Art director Brandon Harrop examines a print at Express Imaging.
The HP Designjet Z5400 offers the flexibility of having two media sources available simultaneously.
Logan Malan makes an adjustment to the Express Imaging's new HP Designjet Z5400 printer.
Brandon Harrop and customer Tyler Kirkham critique a Comic Con poster.
Thanks to its new wide-format capabilities, Express Imaging was able to produce much of the high-end work for Utah's first ever Comic Con.
Adding wide-format production to its lineup has enabled Express Imaging to better serve the needs of its close-knit community.
The year soon ending was one of exceptional expansion for Express Imaging in Layton, UT—in equipment, in products and services, and in customers. More of the same is expected in 2014. The firm, whose offerings include graphic design, printing, shipping, and packaging, serves a large number of small businesses and walk-in customers. Its corporate culture stresses community.
“Here in Davis County there is a big push for ‘buy local’,” explains art director Brandon Harrop. “We are big advocates of that. We know that if you buy local you keep the money among businesses all around us and we all grow together. We make it a big deal to offer so much more than other shops. That means you don’t have to outsource a thing. We can do it all here: business cards, banners, whatever it is you’re getting printed or need designed.”
Not surprisingly, customer service “is number one around here,” he says flatly. “We feel strongly that if you’re going to keep customers you really need to keep them happy. That means really getting to know them, not just acknowledging them when they walk in the door and asking what we can do for them. It’s actually having a nice, friendly conversation with them. We’ve had a lot of success from that, and a lot of compliments. People really enjoy dealing with another human being who is genuine and doesn’t have kind of a ‘punching in, punching out’ kind of attitude.” The company has a dozen employees.
Express Imaging has a number of clients who come seeking help in crafting their marketing strategies. Some, for example, “want a catalog or brochure and they’ve got a bunch of pictures but they don’t know how to put them together, or how they want it to look,” Harrop relates. “Or, they have a logo and want a postcard that matches their branding. We help them out with things like that; with presenting the best information in a way that is really going to catch the eye of the consumer.”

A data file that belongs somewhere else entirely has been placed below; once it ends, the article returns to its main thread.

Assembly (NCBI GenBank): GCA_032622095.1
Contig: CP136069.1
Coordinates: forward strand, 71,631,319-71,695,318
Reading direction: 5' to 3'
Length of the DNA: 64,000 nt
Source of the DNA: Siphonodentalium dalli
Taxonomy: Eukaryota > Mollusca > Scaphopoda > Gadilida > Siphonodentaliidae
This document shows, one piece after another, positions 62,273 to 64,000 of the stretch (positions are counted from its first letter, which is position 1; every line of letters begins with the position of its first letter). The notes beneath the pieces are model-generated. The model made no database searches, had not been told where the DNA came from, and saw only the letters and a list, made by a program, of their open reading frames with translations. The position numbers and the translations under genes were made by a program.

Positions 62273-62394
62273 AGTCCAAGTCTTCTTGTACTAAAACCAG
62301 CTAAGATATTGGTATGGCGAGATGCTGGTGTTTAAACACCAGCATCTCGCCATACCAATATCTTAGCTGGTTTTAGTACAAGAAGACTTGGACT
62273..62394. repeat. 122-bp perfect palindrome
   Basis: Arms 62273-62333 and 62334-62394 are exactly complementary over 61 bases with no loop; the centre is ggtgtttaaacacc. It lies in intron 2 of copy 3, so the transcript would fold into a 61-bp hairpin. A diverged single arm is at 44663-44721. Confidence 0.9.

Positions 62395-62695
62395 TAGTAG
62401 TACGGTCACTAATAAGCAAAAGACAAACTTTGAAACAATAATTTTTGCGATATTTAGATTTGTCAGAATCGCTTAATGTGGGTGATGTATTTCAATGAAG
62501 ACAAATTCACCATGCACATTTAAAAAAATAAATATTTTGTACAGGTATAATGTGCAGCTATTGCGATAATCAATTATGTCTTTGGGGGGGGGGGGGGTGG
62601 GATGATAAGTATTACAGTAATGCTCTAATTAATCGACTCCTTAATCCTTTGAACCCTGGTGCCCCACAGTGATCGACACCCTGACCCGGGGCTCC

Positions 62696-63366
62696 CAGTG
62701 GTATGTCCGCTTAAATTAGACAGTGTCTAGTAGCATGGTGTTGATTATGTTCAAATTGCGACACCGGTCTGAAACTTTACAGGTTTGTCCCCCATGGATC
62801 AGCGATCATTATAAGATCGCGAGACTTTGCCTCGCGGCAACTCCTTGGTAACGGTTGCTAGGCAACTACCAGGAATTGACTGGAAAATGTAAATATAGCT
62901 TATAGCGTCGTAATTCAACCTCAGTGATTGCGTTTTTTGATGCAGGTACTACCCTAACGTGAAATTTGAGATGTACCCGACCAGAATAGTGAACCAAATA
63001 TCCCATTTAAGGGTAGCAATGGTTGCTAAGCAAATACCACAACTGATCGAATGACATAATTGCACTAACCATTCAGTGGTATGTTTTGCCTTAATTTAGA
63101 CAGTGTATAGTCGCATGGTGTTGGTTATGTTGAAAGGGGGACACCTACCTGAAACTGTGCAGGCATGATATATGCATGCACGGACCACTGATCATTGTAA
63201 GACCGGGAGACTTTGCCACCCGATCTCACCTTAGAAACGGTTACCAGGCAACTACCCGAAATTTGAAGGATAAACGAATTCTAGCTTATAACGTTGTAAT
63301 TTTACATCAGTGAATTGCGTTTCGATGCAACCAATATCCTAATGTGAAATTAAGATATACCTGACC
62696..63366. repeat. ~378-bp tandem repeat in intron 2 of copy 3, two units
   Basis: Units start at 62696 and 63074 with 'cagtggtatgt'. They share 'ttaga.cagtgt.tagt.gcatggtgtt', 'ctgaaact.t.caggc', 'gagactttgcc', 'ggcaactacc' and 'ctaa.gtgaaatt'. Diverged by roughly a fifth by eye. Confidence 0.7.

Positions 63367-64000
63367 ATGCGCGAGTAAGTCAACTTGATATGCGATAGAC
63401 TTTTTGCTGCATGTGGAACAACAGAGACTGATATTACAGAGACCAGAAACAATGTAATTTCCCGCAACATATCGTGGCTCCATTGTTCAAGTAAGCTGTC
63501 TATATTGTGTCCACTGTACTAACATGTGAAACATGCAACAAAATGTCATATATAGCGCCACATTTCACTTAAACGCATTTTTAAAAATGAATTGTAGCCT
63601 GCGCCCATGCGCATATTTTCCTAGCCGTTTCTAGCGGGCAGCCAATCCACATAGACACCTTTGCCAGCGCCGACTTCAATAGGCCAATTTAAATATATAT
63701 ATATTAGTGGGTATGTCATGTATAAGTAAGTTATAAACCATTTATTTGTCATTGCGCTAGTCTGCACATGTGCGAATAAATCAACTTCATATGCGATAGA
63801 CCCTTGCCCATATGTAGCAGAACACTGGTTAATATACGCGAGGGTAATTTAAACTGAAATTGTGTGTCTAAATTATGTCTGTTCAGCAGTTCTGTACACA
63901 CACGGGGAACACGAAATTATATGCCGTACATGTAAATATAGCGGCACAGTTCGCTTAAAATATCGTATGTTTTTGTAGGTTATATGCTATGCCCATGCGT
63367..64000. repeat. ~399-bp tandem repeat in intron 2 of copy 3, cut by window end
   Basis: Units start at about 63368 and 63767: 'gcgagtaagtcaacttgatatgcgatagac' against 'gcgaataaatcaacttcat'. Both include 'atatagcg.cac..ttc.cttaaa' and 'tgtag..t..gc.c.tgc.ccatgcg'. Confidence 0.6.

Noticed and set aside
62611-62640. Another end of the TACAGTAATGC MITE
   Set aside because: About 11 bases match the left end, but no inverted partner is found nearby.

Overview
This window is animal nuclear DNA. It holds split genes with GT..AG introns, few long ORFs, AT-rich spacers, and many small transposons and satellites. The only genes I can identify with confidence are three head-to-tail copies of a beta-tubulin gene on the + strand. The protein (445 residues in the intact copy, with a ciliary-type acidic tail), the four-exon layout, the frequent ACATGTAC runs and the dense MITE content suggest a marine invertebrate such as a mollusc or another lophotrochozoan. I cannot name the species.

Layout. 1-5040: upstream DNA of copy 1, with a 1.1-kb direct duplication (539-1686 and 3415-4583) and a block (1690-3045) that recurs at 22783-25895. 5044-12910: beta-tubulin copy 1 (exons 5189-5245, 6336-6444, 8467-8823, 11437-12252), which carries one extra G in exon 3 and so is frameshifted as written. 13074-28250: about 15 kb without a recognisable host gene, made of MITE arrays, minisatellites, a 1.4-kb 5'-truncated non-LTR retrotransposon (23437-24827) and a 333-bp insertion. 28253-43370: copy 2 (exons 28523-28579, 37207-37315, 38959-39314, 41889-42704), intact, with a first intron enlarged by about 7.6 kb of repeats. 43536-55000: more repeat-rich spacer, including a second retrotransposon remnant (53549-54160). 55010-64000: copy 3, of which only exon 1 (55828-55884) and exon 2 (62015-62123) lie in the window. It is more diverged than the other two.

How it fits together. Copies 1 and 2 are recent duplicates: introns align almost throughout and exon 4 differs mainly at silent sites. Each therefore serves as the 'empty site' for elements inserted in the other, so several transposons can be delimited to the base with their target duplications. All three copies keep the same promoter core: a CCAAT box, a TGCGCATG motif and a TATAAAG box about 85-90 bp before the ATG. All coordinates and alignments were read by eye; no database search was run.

Owner Brooke Bone recently invested in a new HP Designjet Z5400 PostScript ePrinter, a multi-roll, wide-format printer created especially for copy shops and small commercial printers. The 44-inch device is ideal for printing large-format applications that require high image quality, such as posters, photos, canvases, backlit prints, indoor signs, point-of-sale posters, line drawings, and maps.
“We have a huge variety of things that we can print now that we couldn’t before, such as photo enlargements on really, really premium photography paper,” Harrop explains.
The Designjet Z5400 has also helped improve production. “It has two rolls on it. We can just keep our most popular roll on it at all times. For the odd projects, we have just that one roll to switch between. That keeps us from switching out every material every time. For example, color blueprints are one of the biggest things we produce here—a lot of the local construction companies and architects use it—so we keep that paper in.”
The Big Splash!
This year Comic Con came to Salt Lake City in early September—the first ever held in Utah—and it was a major boost for Express Imaging. As Harrop recalls, “We printed lots of posters with comic superheroes, lots of 12x18s—tons and tons of those, which the artists could sell right at their booths.”
The company also produced backdrops for displays, postcards, brochures, flyers, and “anything to help advertise not only the superheroes but the artists who drew them.” It was, in short, “a big deal. We printed thousands of things. A lot of the artists wanted to get their things in early, so we were busy getting jobs ready for them for most of August until the convention started.”
Perhaps the main achievement for which 2013 will be remembered, Harrop says, is that Express Imaging became able to offer a larger variety of products and services to its customers than ever before. “We have gained a lot of new photographers that we couldn’t do anything with before. Now we can put their work on canvas.”
In fact, Harrop and his team are partnering with several of the local photographic shops. “We offer them a professional discount. They can then can turn around and offer some kind of package deal to anyone they’re taking photos of and say, ‘We’ll give you this amount of photos, and for this amount of money we’ll include these enlargements.’ Then they come to us to get them done.”
For the year to come, a major goal for Express Imaging will be to aggressively market its work on canvas, “and to push the photography side of things,” Harrop explains. “In the last three months we probably have had a total of three orders of canvas, so we’d like to get the word out. People just don’t know that we offer that.”
The same goes, of course, for the rest of the growing list of products and services, he adds. “We are looking to find small businesses around us, and let the customers that we already have know about the new things we offer, and grow our company that way.”